Clinton Prods U.S. Firms to Treat Their Workers Better

By Strobel, Warren P. | The Washington Times (Washington, DC), March 24, 1996 | Go to article overview

Clinton Prods U.S. Firms to Treat Their Workers Better


Strobel, Warren P., The Washington Times (Washington, DC)


CINCINNATI - President Clinton appealed to corporate America yesterday to treat workers and their families more fairly, and he issued a five-point "challenge" outlining what he said are companies' dues to their employees.

In a speech at Xavier University that White House officials billed as major statement on the issue, Mr. Clinton called on corporations to be "family friendly," to give employees health and pension benefits, to invest in training, to give workers a greater say in the company, and to provide a safe workplace.

But, treading gingerly on a politically explosive topic, Mr. Clinton did not so much demand anything of American business as he appealed to CEOs' enlightened self-interest. By doing more than just handing their workers a paycheck, he said, corporations can do well by doing good.

"Let me be clear: The most fundamental responsibility for any business is to make a profit, to create jobs and incomes by competing and growing," the president said in his weekly radio address, devoted to the same topic.

"We recognize, too, that not every business can afford to do more than worry about the bottom line - especially a lot of small businesses," he said. "But many of America's most succesful businesses have shown that you can do well by doing right by employees and their families."

In his address here, Mr. Clinton tried to highlight recent steps major American corporations have taken to change relations with their workers. He cited the case of Cincinnati-based Procter & Gamble, which gives new mothers a year of maternity leave and subsidies for child care.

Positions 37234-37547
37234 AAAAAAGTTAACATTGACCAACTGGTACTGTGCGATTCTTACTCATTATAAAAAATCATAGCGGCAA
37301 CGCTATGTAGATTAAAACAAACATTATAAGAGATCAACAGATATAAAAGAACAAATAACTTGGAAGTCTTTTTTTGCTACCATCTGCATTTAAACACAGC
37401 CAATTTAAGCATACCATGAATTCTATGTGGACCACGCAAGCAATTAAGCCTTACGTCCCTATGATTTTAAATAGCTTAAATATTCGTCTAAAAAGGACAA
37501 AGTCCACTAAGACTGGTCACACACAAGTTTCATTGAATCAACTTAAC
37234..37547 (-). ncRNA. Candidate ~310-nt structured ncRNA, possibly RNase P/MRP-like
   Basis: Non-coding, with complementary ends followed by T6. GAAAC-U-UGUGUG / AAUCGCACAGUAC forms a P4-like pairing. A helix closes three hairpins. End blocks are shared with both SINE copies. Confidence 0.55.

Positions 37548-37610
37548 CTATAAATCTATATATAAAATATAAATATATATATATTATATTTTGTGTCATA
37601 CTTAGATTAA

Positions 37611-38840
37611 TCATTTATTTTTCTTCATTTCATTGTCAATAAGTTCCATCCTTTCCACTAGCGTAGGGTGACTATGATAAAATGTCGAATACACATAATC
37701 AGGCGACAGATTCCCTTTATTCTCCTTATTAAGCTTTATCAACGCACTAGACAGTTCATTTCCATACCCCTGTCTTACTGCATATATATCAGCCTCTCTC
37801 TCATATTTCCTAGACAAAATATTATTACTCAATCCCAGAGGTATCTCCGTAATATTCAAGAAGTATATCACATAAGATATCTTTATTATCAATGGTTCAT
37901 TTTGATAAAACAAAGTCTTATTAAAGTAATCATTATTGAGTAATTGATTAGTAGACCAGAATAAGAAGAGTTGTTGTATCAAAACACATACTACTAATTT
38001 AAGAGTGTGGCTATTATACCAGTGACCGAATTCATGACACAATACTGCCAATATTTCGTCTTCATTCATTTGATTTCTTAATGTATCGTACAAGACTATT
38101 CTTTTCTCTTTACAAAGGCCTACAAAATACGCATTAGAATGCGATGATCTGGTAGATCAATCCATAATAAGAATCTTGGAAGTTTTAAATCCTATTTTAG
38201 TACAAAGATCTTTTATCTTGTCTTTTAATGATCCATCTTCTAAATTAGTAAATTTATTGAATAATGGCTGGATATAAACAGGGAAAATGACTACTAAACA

"Arguably, that costs some money," the president said. "But arguably, you can get it back with a fanatically loyal employee who will stay with the company for a long time."

Mr. Clinton announced that he is inviting heads of major American corporations to a White House conference to discuss greater partnership between business and workers. He said it would take place before he leaves for Japan and Russia in mid-April.

But he also stressed that government's role is limited and that his own role would be confined to using the "bully pulpit," as he did in an earlier meeting with participants in a corporate-sponsored school-to-work initiative. In a reflection of the political and fiscal realities in Washington, Mr. Clinton announced no new government programs to ease workers' dislocations.

The president's activities yesterday were his latest and most direct attempt to stake out a position on an issue that he must address if he is to win re-election. The conflict between corporate downsizing and job insecurity on the one hand, and a growing economy and flush stock market on the other, helped fuel the presidential candidacy of commentator Pat Buchanan. …

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